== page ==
09/16/2014 11:08 am ET Updated Nov 15, 2014

The Show Won't Go on: Kanye West Halts Concert Because Fans with Disabilities Wouldn't Stand

Is celebrities bullying people with disabilities on the up-rise?

During his Yeesuz tour, Kanye West refused to perform his music until each and every person in attendance was on their feet. It doesn't seem that Kayne considered those among his fans may have been differently-abled, creating an awkward moment lasting roughly three minutes.

"This is the longest I've had to wait to do a song, it's unbelievable," Kanye West mentioned in the video that surfaced of the indecent.

One on those concert goes had a prosthetic, the second was confirmed by the audience to utilize a wheelchair.

No, I wasn't surprised at all that this kind of incident had occurred involving those within the disability community. Nor that it was instigated from such a popular and prominent, although notably ego-driven, celebrity as Kayne West. It is after all at par with his public persona from what I have gleaned from his career.

I was not at all surprised. After all it is the "Yeesuz" tour. For a man who seems to practically feed vampirically off of the public for attention and approval, something like this was bound to happen.

Just as we get to a time where we all (society) are coming around to seeming more open and accepting of people with disabilities in public, in advertising, and in and among the world together, we seem to also be entering a phase of celebrity disability bullying and discrimination.

George Takei and Shaquille O'Neil have also recently come under fire for their own incidences with mocking the disabled.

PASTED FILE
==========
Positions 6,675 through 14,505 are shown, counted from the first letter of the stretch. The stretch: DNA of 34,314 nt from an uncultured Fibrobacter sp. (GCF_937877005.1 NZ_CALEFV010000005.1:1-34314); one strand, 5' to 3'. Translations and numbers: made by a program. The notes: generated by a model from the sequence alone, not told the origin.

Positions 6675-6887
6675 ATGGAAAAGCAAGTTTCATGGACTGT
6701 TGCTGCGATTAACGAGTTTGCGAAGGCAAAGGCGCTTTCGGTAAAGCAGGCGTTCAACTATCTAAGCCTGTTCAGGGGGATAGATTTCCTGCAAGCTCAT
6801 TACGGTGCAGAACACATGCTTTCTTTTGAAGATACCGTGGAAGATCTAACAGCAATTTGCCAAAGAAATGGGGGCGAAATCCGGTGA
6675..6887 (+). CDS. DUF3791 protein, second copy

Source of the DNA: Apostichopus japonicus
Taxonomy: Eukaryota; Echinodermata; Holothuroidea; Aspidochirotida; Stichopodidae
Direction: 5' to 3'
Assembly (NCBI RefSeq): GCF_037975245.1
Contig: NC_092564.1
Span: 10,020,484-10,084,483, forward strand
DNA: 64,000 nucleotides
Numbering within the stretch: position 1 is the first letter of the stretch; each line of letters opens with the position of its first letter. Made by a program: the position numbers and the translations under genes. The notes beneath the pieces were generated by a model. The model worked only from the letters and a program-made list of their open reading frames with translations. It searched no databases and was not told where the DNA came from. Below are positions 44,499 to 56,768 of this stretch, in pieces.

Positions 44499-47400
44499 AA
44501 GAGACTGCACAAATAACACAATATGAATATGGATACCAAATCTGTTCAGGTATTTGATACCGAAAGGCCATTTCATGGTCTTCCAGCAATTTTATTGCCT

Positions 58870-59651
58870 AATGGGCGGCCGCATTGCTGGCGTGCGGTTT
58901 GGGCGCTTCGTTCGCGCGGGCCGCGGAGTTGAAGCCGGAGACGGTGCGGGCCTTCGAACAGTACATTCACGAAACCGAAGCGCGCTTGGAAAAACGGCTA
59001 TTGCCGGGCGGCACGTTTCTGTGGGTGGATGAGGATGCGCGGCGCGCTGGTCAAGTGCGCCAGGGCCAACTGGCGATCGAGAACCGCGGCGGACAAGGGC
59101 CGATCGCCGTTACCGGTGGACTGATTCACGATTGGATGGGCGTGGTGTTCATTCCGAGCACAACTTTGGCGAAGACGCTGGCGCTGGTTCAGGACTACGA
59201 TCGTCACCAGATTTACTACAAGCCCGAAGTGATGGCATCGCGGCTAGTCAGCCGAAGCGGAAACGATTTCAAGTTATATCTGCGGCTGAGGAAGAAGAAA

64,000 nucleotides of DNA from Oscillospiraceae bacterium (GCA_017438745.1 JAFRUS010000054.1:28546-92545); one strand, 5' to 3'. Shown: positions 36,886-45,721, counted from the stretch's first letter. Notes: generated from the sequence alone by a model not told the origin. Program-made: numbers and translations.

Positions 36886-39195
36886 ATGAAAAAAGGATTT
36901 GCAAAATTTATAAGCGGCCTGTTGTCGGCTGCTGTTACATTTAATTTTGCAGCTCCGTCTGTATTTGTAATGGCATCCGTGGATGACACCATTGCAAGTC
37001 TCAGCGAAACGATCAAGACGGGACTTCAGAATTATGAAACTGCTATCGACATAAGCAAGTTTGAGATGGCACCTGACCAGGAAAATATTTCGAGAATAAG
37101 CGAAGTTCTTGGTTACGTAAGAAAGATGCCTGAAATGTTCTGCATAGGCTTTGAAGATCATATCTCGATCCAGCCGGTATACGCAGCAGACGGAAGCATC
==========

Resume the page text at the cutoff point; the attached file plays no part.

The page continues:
Maybe it's because in our tech-infused lifestyles, these kind of publicly posted disgraceful moments are easier than ever to inadvertently blunder out and just as quick as a thought, it's on social media.

Kanye West might want to remember who his fans are. They are normal people. Real people. All of whom have different ages, genders, careers, incomes, and abilities like most of us happen to be. Not the picture of perfect Hollywood, the elite and privileged type. Individuals with disabilities are also your fans that contribute to your fame and wealth by supporting your career, your music, and attend your concerts.

I think celebrities in general need to take heed. It's not new advice, but when you hold such a public position, you should use the opportunity to promote a more positive accepting view of people with disabilities and any differences.

Being a celebrity is a rare privilege, one that typically holds those with the privilege to a higher expectation when it comes to social influence. Just as you influence your fandom's clothing choices, hair styles, fragrances, hand bags, shoes, video games, etc., you also are influencing the attitudes of the younger more impressionable generations. Use that fame and popularity to help lead the change of our entire social environment of individuals with disabilities and promote a more inclusive and accessible world for all of us equally deserving